Starring Phillip Lewitski, Steve Lund, Michael Greyeyes , Joel Thomas Hynes
“Wildhood” is the type of hidden gem that the Toronto International Film Festival is praised for finding and shedding light on. The feature film debut of Director Bretten Hannam, exploring Mi’kmaq (First Nations people, indigenous to the areas of Canada) culture in the coming of age story. While it’s easy to get caught up with the big titles and stars of the festival, “Wildhood” is an example of giving emerging, diverse, filmmaking talent a chance to be seen. Although debuting last September, it’s only now getting released on Hulu, which might be the prime spot for a film like this to find its way into the hearts of those who need it the most.
The story follows a rebellious teenager named Link (Phillip Lewitski) struggling with his sexuality and protecting his little brother from an abusive father. They run away from their trailer park life in search of the mother who abandoned them. Their journey leads through back roads and into the path of Mi’kmaq teen Pasmay (Joshua Odjick), rejected by his religious family. The three boys find people along their route who knew Link’s mom and hitchhike their way toward clues of her whereabouts. Of course, what they discover isn’t what they set out looking for, but along the way, maturity, heart break, and at the end, all three wind up stronger individuals more in control of their future.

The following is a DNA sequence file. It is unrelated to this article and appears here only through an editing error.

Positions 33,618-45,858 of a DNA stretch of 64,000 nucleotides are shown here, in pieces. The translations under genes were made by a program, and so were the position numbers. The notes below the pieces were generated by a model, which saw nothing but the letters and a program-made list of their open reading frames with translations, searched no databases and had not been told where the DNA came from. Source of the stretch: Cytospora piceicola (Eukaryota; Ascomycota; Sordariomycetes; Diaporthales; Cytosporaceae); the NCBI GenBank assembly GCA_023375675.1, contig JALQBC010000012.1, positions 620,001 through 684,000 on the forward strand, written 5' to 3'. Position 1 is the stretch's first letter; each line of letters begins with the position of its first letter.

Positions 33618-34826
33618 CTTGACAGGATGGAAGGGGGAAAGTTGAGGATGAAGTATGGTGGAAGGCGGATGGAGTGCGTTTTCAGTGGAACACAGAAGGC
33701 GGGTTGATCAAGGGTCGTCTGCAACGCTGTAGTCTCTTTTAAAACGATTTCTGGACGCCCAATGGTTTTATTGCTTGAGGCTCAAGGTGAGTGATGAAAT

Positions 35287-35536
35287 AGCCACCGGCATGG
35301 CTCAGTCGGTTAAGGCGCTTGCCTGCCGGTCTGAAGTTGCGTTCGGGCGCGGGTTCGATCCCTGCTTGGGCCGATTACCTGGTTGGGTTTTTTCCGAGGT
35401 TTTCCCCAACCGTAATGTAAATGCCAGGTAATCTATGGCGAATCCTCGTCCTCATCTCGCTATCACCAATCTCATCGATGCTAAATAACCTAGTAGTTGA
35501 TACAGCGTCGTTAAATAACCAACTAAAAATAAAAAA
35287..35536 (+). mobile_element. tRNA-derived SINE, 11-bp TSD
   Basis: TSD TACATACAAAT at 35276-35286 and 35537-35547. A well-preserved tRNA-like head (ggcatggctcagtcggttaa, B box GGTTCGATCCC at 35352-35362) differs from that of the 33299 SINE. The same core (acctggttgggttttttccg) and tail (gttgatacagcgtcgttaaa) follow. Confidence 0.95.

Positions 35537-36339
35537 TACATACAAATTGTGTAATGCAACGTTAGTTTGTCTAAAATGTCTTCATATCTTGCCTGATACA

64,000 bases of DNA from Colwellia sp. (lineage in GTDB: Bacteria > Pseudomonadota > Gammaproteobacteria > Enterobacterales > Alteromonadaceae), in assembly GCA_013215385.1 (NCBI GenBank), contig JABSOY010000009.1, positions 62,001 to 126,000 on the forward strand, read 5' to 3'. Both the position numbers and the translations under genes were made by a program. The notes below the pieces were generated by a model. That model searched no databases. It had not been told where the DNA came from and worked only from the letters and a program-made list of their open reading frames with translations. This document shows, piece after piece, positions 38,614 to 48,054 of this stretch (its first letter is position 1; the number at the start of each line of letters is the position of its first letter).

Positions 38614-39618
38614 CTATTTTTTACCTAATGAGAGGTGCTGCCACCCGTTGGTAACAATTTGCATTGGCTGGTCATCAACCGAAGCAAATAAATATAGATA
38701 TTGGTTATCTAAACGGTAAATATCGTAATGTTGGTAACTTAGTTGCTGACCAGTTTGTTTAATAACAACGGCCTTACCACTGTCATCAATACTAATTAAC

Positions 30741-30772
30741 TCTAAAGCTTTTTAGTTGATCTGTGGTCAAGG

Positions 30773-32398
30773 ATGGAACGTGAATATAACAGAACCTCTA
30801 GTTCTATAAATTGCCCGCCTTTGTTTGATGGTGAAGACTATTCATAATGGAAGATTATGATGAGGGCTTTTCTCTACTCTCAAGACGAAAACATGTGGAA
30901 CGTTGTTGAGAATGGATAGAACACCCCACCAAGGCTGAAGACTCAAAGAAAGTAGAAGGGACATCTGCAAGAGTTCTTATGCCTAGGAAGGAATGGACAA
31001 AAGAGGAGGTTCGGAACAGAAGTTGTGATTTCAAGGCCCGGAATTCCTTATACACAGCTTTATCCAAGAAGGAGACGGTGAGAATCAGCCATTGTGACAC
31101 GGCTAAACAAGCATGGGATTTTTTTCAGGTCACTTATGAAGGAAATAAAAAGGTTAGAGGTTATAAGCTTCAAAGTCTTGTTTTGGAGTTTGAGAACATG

Hannam’s coming of age story stands firmly on original ground, rich in culture and its exploration of sexuality. It’s equal parts tender, brash, raucous and sensual. It’s an ironically beautiful film that follows teenagers through mud, wilderness and depravity. It highlights culture and customs that often don’t make it into many LGBTQ films to this degree. The performances guided by Hannam do the characters justice, far more than the usual coming of age stereotypes or cheap gay love stories littered throughout most streaming services just to hit a quota.
Lewitski’s performance is the kind to land him future roles if the film gets viewed by the right people. He walks a fine line of anger and sorry that we haven’t seen portrayed on screen since the days of Brad Renfro in films like “The Cure” or “Apt Pupil”. Hannam’s script falls into a few cliches along the way, but for every moment that looks familiar, he offers another that’s surprising and fresh. “Wildhood” is not placating to the family friendly crowd, it’s no “Love Simon”, nor does it attempt shock value. Hunnam takes a no frills approach to life and all it’s dirty complexities.
Hannam’s coming of age story stands firmly on original ground, rich in culture and its exploration of sexuality